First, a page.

Ice fishing doesn't have to be cold
There's a popular perception about ice-fishing. That perception is that you have to like cold weather to like ice-fishing. While it's true that we need some cold weather to make ice so we can go ice-fishing, you don't need to be cold while you're ice-fishing. Here are some reasons why you can go ice-fishing without getting cold.
First of all, clothing is a big part of staying warm on the ice. Developments and improvements in the materials used in clothing, and how that clothing is constructed, are major helps in staying warm in winter weather. From the soles of your feet to the top of your head, there are clothing items made specifically for comfort on the ice.
It's really important that the layer of clothing next to your skin stays dry. When you're popping holes or walking to your fishing spot, it's possible to work up a little sweat. If that sweat is trapped next to your skin, you're eventually going to get cold. Cabela's produces a couple of products to wear next to your skin to wick away the sweat. My favorite is called PolarTec. It's great stuff.
Another favorite clothing item of mine for really cold weather is the Outfitter fleece parkas from Cabela's. They're warm, and they're so comfortable to wear. Once you've tried one of these parkas, I don't think you'll be satisfied with anything else. Some folks like to fish from permanent-style ice houses. These are the ones with stoves, bunks, heaters, seemingly all the comforts of home. The downside of these shelters is that they're kind of a hassle to move. If the fish aren't under you, you don't get bit. You're warm, you're just not catching anything. That has all changed with the development with the R2-Tec.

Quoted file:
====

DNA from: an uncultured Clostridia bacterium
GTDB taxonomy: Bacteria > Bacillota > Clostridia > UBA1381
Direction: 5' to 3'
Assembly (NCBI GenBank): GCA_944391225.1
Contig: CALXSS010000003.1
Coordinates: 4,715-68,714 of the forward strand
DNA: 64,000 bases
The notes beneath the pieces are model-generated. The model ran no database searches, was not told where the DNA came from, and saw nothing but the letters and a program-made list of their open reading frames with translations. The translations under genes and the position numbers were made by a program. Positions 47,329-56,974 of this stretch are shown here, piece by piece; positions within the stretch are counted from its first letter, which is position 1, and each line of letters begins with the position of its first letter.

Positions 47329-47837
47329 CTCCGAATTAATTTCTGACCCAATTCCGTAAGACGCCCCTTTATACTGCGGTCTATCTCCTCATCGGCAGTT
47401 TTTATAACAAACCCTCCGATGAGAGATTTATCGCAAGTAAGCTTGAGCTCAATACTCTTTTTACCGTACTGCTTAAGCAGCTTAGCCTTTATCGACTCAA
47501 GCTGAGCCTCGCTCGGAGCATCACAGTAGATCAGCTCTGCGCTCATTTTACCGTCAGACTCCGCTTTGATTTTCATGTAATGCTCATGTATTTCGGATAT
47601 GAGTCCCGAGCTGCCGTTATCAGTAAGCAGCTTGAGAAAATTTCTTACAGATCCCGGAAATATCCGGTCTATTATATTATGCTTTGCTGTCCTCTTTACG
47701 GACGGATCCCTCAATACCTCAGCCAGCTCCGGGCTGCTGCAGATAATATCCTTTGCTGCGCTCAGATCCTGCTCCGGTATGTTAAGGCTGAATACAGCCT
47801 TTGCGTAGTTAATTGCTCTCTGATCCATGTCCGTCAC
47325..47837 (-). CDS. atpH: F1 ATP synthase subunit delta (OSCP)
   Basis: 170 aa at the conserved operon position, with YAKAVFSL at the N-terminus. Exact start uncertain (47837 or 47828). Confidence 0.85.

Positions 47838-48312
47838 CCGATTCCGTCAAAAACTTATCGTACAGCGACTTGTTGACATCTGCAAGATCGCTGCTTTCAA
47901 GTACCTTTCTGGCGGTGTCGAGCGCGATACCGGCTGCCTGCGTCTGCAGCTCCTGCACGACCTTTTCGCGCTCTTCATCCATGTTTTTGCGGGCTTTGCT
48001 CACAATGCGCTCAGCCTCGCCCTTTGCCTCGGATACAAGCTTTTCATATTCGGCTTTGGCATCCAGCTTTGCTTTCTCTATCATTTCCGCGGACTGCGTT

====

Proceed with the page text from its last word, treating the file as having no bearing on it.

The R2-Tec was created by Frabill. It has an insulated shell that integrates Thinsulate with a three-ply fabric. These units are amazingly warm, and that warmth will enable you to stay out longer, and also do the things you need to do to catch more fish. For instance, have you ever thought you should change baits, but your hands were cold and you didn't want to mess with re-tying a different bait. Now you have no reason not to change baits whenever you think a change might be in order.
Additionally, the extra warmth provided by the R2-Tec will keep the guides on your rod from freezing, and you won't get those little ice-balls on your line and reel.
Last of all, at many times of the year, ice-fishing really isn't that cold, especially late in the year. I've been on the ice in late February and March when the sun was shining, the winds were calm, and the temperature was in the thirties. It was absolutely beautiful. Best of all, the fish bite really good then also.
Don't think you need to get cold to go ice-fishing. With a little preparation, you can stay very comfortable on the ice even if the weather is a little chilly.
(For more fish-catching information, visit fishingthemidwest.com.)